Lemons (Recipe: lemon curd)
Oh, I love-love-love the Internet.
As I started thinking about lemons, I got a bit sidetracked (which happens more and more often these days).
Why, I wondered, are irredeemably bad cars called lemons?
Click, click, click. Wikipedia offered not one answer, but four, ranging from plausible to truly ridiculous.
I wanted to know more.
Click, click, click.
Eureka! That's the variety of most of the lemons we see in the markets in the US (except those who live in California, where wonderful Meyer lemons also are available). Lemon trees grow to 20 feet tall; a mature tree can yield up to 2,000 fruits per year.
Unlike oranges, lemons do continue to ripen after they're picked. Store lemons in the refrigerator, in a plastic bag, for up to two weeks; the cold will slow the ripening process.
To get the most juice out of a lemon, roll it back and forth on the counter before cutting, or microwave for 15 seconds. Both of those actions will help break down the fibers in the lemon pulp, releasing more juice. If your recipe calls for both zest (the yellow part of the skin) and juice, remember this handy tip: scrape the zest, then squeeze the rest.
If the lemon were not part of every world cuisine, we wouldn't need so many tools dedicated to extracting its flavor. In the Ninecooks kitchen, I have a five-hole zester, a couple of Microplanes, a lemon squeezer we bought in a Mexican street market, and a wooden reamer. I don't have a lemon trumpet, but I'd love to try one.
One more thing. Another reason I love the Internet is that it puts me in touch with Pantry readers like Elaine, who last October sent me this note in response to this post: "I am of Scottish descent and my mother makes a wonderful lemon curd from a recipe my grandmother brought to the States. I thought you might like to have it." Elaine, I'm thrilled to have your family recipe; thank you for allowing me to share it.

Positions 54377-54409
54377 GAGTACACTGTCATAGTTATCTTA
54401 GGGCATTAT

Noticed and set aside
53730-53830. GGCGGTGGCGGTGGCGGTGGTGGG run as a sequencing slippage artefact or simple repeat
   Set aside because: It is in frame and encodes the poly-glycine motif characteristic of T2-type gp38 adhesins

Elaine's lemon curd
You'll probably be tempted to eat this right from the container, with a spoon, the way my husband Ted likes it, but you'll want to use it as a filling for cupcakes or little tarts, too.
1/2 cup butter
1-1/2 cups sugar
1/2 cup lemon juice
Grated zest of two lemons
Put all ingredients, except eggs, into double boiler over simmering water. When butter has melted and before mixture is too warm, gradually whisk in the beaten eggs. Cook, stirring constantly, until thickened to consistency of instant pudding, about 10-15 minutes. Remove from heat and cool for a while. Then place in a container, cover, and store in fridge.